Recent editorials from West Virginia newspapers:
The Charleston Gazette-Mail on a statewide soda tax:
People agree to tax themselves to pay for things they need in common but cannot afford to provide individually. This is true from the tiniest dues-paying organization up through local, state and national governments. Think of building roads, staffing schools or maintaining an army.
By raising prices, taxes can also make certain purchases less attractive or more difficult to afford for people with low incomes. That’s one reason people generally don’t like to tax food, a necessity, but better tolerate taxes on things like tobacco and liquor.
In Sunday’s Gazette-Mail, Dr. Jamie Jeffrey made the case for increasing the state’s tax on another luxury that has public health consequences - sugary drinks, including soft drinks.
West Virginia’s budget shortfall is well-known, and any increase in revenue would help the new governor and Legislature solve that problem.
But more state revenue, while needed, is not even the best reason to raises taxes on soft drinks.
The best reason is the health of West Virginians, starting with the youngest ones.
As Dr. Jeffrey pointed out, she and her colleagues continue to see children with rapid weight gain, insulin resistance, high triglycerides and a dark rash around the neck and knuckles that can be a sign of diabetes. Children go on to develop diabetes and fatty liver disease, starting as young as 6. They are usually diagnosed around age 11.
Otherwise healthy children whose worst worries should be skinned knees and whether they will get a shot at the doctor’s office, are instead dealing with old-age diseases - diabetes, high blood pressure, sleep apnea - and all the strain and age those conditions put on their young bodies.
Any number of highly processed, quickly digested carbohydrates contribute to these conditions, but 46 percent of calories from added sugars in American diets come from sugary drinks, Dr. Jeffrey writes. An effort aimed at reducing that number could make a big difference.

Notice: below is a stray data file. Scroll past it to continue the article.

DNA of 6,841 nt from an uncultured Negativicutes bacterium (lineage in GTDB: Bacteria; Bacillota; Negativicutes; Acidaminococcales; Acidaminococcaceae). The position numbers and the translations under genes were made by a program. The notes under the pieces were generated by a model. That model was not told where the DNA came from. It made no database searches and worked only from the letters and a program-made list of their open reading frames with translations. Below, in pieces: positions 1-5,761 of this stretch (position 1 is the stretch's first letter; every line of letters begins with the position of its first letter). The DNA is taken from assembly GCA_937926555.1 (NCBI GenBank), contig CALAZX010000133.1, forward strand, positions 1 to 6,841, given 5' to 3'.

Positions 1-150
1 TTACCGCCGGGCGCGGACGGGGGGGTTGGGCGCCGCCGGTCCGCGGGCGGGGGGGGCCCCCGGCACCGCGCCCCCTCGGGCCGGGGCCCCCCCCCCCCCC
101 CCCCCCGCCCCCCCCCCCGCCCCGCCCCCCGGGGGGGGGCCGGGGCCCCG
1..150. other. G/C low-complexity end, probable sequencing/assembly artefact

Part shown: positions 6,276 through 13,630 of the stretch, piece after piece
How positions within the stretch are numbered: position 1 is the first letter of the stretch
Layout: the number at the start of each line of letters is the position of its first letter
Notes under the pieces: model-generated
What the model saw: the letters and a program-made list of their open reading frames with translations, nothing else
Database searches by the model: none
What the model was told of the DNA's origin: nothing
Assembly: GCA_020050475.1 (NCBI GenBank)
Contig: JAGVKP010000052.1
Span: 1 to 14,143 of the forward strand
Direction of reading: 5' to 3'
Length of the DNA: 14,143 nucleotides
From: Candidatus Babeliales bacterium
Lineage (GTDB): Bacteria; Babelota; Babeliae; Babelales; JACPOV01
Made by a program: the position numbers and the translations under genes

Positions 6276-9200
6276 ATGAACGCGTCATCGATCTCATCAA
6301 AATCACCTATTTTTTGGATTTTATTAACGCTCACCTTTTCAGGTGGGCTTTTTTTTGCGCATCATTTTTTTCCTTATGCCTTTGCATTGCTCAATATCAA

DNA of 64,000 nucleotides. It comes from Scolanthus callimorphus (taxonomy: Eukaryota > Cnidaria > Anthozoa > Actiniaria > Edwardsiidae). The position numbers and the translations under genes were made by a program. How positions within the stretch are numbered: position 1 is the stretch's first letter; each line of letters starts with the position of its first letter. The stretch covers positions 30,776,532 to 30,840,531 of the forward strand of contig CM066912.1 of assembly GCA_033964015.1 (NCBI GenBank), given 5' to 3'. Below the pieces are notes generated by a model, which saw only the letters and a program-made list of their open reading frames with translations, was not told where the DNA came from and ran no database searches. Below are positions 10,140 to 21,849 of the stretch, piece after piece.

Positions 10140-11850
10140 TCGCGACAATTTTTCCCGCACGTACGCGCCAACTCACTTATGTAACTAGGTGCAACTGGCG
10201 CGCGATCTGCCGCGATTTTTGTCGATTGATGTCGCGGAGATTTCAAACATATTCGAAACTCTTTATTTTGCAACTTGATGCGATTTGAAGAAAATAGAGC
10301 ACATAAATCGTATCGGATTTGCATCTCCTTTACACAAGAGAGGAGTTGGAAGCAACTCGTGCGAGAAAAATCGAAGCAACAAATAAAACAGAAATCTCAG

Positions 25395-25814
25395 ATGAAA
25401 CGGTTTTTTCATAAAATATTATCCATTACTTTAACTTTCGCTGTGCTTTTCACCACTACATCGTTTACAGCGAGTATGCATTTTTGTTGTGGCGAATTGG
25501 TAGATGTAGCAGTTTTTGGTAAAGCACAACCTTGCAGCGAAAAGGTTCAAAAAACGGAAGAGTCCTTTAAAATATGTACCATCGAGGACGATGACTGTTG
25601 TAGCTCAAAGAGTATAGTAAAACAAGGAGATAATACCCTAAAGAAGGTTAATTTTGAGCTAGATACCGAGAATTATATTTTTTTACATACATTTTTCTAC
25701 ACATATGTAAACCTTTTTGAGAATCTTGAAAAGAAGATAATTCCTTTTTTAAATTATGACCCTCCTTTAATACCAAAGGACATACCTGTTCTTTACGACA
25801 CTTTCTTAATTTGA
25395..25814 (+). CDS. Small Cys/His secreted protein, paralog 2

Increasingly, people understand that different foods behave differently in the body. Sugary drinks, for example, cause a spike in blood sugar, leading to an exaggerated insulin response, setting up a pattern that leads to diabetes.
Even artificially sweetened drinks are no answer, as a healthy body learns through experience how much insulin is needed to process various foods and drinks. Recent research suggests that sweetened drinks that deliver no calories can “derange” the metabolism - setting the body up for the very weight gain and metabolic disease that it was trying to avoid by choosing the sugar-free option.
A better approach is to consume less, and a tax increase could help. A penny-per-ounce tax in Berkeley, California, reduced consumption by 21 percent in low-income neighborhoods, Dr. Jeffrey writes. People drank more water.
West Virginia might amplify the effectiveness of such a tax increase with a well-conceived public information campaign to go with it. It could be motivating for people to be reminded how sugary drinks damage their children’s health, and how small changes add up to big differences over time.
What parent doesn’t want to do better for their kids - especially when they have confidence that what they are doing makes a difference?
A well-crafted tax on sugary drinks would benefit West Virginia in multiple ways, the most important being to advance the health of West Virginia children.
The Inter-Mountain of Elkins on how state legislators should prioritize spending:
Some West Virginia legislators seem to have decided already that they have no option but to increase taxes if they are to balance the state budget.
But the very revenue reports they point to in support of that contention are evidence West Virginians are struggling, many of them more than state government.
It has been pointed out that lagging revenue is to blame for budget woes. Of particular concern has been the severance tax.
After the first five months of the fiscal year, that tax had brought in about $13.4 million less than had been budgeted. But even worse performances were turned in by the personal income tax, at $43.6 million below estimates, and the sales tax, at $36.2 million under projections. Those are broad indicators of how the state’s economy - West Virginia families and businesses - are doing.